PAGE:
The World Goes Pop!



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Pop Art is famously associated with North American artists’ works such as Andy Warhol’s ‘Campbell’s Soup Cans’ or Roy Lichtenstein’s ‘Wham’. Instead, this exhibition displayed paintings, photography, video and sculpture from South American, Eastern European and Far Eastern artists, who also used the Pop Art style to address serious issues such as war, censorship and female liberation.

As we walked through each room, political world events and social injustices of the 1960s/70s period were extremely evident. Paintings featured many intense, violent scenes from the Vietnam War juxtaposed with images of consumer goods and advertising. A very moving and memorable piece was Gérard Fromanger’s ‘Album le Rouge’, which cleverly bleeds the red parts of international flags into each other, signifying the bloodshed from the violent 1968 protests. Marcello Nitsche’s ‘Kill Fly’ was also particularly eye-catching showing a giant fly-swatter hung from the ceiling – a reference to the Brazilian military dictatorship.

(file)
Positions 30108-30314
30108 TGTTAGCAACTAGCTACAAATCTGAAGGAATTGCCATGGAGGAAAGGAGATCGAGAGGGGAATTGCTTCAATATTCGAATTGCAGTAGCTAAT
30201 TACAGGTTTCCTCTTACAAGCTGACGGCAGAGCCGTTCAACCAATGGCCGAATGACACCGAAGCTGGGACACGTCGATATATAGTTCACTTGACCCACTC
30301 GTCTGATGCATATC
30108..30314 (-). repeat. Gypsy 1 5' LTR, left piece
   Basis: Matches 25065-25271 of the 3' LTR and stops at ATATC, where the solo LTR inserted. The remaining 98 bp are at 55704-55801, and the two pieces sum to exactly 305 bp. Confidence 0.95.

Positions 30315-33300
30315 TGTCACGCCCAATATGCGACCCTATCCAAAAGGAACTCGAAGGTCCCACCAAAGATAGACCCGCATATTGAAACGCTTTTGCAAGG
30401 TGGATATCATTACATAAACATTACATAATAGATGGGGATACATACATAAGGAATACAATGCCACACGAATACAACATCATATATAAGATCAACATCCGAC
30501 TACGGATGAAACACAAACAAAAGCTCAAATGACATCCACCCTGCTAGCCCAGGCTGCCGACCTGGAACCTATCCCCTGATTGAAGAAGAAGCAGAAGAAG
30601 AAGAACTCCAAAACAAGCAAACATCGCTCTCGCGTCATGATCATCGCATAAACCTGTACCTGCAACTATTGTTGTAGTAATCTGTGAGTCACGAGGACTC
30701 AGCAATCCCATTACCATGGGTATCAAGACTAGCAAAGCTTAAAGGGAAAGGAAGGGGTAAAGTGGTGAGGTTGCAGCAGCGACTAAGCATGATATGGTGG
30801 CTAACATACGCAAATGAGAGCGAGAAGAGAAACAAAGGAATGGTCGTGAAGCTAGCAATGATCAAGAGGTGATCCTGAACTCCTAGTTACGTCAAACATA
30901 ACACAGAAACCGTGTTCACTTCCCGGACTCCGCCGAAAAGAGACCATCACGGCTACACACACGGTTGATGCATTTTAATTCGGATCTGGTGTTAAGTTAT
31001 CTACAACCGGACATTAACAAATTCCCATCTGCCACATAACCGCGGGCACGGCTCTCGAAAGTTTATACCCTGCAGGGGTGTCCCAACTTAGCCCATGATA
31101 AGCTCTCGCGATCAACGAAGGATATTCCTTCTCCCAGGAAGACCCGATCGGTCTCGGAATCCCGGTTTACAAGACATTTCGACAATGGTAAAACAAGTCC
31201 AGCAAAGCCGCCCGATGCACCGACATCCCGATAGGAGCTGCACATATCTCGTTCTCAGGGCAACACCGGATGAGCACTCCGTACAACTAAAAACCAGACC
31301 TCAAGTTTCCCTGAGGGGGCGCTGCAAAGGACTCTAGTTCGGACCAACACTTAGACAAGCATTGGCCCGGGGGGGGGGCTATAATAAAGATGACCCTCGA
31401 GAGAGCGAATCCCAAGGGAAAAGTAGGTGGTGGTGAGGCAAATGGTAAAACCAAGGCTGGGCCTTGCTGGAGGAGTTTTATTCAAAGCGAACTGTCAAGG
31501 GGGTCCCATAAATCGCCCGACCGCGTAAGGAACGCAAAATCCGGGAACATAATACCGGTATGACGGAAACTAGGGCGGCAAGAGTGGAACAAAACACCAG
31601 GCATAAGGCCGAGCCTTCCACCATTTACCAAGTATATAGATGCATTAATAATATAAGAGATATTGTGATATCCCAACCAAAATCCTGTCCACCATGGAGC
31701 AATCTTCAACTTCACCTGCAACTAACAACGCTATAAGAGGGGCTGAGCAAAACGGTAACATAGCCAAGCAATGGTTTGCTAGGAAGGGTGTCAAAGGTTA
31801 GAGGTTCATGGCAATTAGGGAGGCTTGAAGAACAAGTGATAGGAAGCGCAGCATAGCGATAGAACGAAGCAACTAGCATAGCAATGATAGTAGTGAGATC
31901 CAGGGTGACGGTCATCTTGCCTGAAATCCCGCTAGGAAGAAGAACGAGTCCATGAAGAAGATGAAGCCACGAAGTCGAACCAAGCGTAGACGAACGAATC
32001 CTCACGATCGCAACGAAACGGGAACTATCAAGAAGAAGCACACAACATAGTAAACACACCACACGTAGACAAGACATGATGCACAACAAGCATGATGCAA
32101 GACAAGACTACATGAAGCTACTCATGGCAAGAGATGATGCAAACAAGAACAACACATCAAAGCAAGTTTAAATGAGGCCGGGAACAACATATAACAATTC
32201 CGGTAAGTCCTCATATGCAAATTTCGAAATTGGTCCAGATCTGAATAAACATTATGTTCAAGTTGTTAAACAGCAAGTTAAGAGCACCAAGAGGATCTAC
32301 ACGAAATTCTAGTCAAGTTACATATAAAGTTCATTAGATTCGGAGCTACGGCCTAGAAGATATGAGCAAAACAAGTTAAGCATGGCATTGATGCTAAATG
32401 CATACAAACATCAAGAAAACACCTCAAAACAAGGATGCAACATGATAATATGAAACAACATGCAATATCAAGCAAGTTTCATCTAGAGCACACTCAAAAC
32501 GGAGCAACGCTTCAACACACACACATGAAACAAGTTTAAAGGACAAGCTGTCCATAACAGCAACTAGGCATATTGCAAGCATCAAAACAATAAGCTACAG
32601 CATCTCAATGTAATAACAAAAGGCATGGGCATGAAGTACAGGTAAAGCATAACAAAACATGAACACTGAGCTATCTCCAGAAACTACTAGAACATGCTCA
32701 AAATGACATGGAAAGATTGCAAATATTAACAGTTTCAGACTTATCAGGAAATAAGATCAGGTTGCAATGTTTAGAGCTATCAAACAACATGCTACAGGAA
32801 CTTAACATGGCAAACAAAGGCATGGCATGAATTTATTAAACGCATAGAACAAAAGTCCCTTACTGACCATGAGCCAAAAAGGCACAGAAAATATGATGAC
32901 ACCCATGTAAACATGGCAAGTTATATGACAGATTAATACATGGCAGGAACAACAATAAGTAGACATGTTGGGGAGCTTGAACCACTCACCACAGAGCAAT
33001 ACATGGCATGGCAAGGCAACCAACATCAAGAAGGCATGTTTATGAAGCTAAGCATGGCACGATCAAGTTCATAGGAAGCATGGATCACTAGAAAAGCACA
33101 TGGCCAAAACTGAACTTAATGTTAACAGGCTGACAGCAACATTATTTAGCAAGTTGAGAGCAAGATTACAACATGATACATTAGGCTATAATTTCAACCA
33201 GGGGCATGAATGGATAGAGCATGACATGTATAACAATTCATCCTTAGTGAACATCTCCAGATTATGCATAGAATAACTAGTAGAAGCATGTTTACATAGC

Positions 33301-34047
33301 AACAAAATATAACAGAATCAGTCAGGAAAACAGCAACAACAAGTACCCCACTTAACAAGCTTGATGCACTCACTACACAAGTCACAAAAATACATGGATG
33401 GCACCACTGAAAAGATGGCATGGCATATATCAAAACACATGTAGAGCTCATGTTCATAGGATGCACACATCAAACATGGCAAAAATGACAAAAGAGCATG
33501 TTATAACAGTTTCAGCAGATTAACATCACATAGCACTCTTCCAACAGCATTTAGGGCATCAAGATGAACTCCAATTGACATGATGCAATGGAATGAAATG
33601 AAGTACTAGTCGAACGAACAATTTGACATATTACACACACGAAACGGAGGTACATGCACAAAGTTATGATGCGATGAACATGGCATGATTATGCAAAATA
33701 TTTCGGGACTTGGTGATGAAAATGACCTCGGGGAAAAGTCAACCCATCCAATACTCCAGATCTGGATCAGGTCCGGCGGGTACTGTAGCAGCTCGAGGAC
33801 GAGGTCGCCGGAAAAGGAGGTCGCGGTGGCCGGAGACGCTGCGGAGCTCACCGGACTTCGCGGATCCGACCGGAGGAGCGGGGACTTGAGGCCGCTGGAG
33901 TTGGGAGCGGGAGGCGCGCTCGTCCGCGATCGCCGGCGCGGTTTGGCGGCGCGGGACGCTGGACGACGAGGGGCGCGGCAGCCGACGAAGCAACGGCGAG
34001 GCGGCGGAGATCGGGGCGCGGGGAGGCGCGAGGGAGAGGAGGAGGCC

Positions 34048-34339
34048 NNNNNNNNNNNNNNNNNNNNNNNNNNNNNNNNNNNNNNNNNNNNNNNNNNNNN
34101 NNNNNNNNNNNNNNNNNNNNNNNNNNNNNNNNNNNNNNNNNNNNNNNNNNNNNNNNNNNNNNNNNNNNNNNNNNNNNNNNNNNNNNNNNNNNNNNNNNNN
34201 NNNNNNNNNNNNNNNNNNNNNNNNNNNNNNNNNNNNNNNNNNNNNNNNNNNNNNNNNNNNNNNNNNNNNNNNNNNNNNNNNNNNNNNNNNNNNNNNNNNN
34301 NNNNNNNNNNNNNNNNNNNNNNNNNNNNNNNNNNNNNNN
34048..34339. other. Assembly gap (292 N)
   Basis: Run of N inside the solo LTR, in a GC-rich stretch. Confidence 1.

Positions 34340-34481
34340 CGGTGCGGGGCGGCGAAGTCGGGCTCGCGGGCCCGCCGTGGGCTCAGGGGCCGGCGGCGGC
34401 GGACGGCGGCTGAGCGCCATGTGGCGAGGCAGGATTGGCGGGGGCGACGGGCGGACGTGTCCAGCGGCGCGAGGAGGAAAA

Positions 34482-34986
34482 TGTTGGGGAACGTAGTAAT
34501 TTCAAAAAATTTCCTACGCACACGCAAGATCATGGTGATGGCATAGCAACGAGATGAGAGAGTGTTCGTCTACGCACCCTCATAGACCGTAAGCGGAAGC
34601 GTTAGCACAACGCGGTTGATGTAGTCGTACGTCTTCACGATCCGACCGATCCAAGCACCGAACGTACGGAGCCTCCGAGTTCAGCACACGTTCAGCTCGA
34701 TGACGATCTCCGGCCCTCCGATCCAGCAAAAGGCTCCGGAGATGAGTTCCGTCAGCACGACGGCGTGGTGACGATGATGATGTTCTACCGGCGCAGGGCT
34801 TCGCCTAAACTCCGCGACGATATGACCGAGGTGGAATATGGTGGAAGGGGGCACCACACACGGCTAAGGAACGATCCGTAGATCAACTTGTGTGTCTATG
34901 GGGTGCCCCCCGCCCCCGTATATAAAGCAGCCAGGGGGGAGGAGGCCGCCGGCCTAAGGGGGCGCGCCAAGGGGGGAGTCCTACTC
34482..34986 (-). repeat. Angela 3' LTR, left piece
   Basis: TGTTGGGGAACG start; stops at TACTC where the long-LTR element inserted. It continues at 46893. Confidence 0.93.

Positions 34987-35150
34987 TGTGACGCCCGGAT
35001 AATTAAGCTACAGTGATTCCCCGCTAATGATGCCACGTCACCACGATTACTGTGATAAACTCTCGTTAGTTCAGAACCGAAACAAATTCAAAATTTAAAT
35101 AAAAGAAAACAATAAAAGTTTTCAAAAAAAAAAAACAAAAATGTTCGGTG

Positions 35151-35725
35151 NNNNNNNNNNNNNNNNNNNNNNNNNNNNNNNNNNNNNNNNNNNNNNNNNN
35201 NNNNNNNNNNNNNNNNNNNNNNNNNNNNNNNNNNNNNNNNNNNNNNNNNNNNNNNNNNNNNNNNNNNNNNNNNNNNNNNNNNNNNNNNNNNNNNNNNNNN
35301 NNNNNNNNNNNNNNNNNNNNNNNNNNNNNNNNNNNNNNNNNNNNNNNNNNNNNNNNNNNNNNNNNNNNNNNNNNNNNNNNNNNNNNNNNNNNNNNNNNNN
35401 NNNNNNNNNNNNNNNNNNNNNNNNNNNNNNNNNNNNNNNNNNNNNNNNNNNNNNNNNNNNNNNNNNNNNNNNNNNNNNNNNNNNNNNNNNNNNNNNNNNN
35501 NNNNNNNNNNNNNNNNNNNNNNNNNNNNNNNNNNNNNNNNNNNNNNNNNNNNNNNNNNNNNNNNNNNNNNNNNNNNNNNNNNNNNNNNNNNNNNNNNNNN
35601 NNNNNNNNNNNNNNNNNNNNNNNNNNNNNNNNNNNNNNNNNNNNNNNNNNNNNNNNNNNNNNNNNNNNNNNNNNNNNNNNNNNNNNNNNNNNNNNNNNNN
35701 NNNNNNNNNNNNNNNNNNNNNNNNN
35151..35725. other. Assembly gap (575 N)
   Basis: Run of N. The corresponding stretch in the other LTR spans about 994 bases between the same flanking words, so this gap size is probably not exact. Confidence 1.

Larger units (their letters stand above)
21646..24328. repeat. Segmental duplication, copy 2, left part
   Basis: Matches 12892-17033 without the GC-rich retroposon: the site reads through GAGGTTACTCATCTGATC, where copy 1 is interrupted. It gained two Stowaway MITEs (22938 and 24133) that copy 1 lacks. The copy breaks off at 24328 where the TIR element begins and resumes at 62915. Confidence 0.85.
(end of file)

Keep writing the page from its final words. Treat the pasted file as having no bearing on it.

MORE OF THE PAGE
The work of Jana Želibská, a progressive, conceptual artist during the 1960s Czechoslovakian art scene, explores the intimate relationships between men and women, presenting the female body from a feminist point of view. Her giant lightbox portrays white outlines of hippy-style, naked, female dancers with their genital areas replaced with mirrors, preventing a voyeuristic representation. Apparently she originally wanted to show her work on the street, but it was thought to be too explicit, given the political situation at that time.

The final room really makes you realise the impact of consumerism throughout popular culture. Thomas Bayrle’s ‘The Laughing Cow’ wallpaper covers all four walls and we tested each other on how many of the identity styles we recognized from Boris Bućan’s ‘Art Logos’.

Overall, definitely a worthwhile, cultural evening, and what was so interesting was how the subject matter was so dark and sombre, and yet the colours and materials applied by the artists were so bright and bold. The exhibition is on until 24th January 2016 - go check it out!